For instance, his first book The Beckham Experiment (2009) chronicled the astonishing move of English football’s biggest superstar David Beckham to Major League Soccer (MLS) in the US. The brilliance of the book lay in how it stitched together personal stories from Beckham and those around him with larger structural issues in American soccer. This book would go on to become a NYT Bestseller.

While he would cover many sports, his enduring love would be soccer. For the American public, he was the foremost authority on the game. In many ways, he played a role in growing the game in the US to where it is now. Wahl covered the US Women’s Team at a time when no one seemed to care. He wrote about the problems with MLS at a time when the world thought that the league was on the rise. While not being a cynic, he saw things for what they are and wrote with a hope of making them better.

Tryst with Fifa presidentship


Seeing Sepp Blatter’s corrupt and sycophantic reign ruin the game he loved, he decided to challenge the Swiss administrator in the 2010 elections for Fifa president. He never had a realistic chance of winning the elections, and withdrew his candidature after failing to secure a nomination from any national association. However, he made the statement he had set out to make.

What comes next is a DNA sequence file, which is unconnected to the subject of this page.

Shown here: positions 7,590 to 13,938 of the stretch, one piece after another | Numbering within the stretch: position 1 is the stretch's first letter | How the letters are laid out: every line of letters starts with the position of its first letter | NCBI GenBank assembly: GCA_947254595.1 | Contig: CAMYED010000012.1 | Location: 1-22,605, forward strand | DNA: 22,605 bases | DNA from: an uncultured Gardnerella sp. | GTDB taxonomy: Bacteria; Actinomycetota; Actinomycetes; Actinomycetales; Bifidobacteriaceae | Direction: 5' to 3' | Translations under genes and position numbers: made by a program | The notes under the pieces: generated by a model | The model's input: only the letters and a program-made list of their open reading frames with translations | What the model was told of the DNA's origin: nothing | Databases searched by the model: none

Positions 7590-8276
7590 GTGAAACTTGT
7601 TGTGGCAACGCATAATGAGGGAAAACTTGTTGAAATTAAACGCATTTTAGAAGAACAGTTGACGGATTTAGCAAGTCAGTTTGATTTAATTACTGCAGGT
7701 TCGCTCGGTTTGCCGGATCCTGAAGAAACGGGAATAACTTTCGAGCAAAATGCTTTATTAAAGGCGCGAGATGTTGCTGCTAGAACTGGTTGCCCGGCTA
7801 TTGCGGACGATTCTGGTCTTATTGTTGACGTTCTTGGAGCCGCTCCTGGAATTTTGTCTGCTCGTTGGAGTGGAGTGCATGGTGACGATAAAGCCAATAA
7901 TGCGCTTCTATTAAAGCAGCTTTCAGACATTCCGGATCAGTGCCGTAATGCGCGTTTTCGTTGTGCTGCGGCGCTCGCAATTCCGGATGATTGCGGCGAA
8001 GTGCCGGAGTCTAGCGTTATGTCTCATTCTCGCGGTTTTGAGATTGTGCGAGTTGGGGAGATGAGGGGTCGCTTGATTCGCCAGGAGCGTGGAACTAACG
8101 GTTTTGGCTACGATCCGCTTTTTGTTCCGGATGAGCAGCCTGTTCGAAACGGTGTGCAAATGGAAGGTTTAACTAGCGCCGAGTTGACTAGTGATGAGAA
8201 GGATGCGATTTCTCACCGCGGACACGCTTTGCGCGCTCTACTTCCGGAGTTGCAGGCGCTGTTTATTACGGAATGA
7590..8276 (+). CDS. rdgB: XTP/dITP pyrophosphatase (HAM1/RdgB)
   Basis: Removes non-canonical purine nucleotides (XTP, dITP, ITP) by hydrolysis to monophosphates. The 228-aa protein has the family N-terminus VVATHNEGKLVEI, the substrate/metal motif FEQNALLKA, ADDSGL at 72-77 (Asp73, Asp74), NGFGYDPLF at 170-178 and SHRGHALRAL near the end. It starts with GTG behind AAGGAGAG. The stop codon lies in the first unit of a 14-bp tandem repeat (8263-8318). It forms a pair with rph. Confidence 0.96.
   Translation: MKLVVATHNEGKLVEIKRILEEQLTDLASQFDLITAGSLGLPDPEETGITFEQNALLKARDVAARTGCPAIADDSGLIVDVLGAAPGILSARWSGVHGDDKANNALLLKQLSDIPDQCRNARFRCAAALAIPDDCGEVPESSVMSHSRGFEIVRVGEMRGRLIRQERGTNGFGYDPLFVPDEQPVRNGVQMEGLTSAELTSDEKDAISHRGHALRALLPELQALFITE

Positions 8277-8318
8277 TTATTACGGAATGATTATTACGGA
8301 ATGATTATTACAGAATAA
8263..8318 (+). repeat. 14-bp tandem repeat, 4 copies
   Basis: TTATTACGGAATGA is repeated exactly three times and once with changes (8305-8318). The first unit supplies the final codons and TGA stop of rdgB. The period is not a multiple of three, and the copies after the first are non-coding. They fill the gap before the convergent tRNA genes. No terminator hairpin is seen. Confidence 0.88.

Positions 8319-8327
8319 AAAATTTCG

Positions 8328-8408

In his extremely “progressive” agenda, he promised to revolutionise the game for the better.

While he failed to become president, just his improbable presence in the field of candidates generally comprising politicians and businessmen shed light into major issues that plagued the game, on and off the field.


Covering the Qatar World Cup

The World Cup in Qatar has been notoriously riddled with off the pitch controversies: from human rights abuses and labour exploitation to corruption. In his coverage of Qatar, Wahl covered many of these issues. In his pieces, he was extremely critical of the Qatari regime. On December 9, he wrote about the death of a migrant worker during the tournament, “They just don’t care. Qatari World Cup organisers don’t even hide their apathy over migrant worker deaths.” His writings showed the world a glimpse of the human cost of this World Cup but did not win him any fans in the country. According to his brother, he received multiple death threats during the tournament.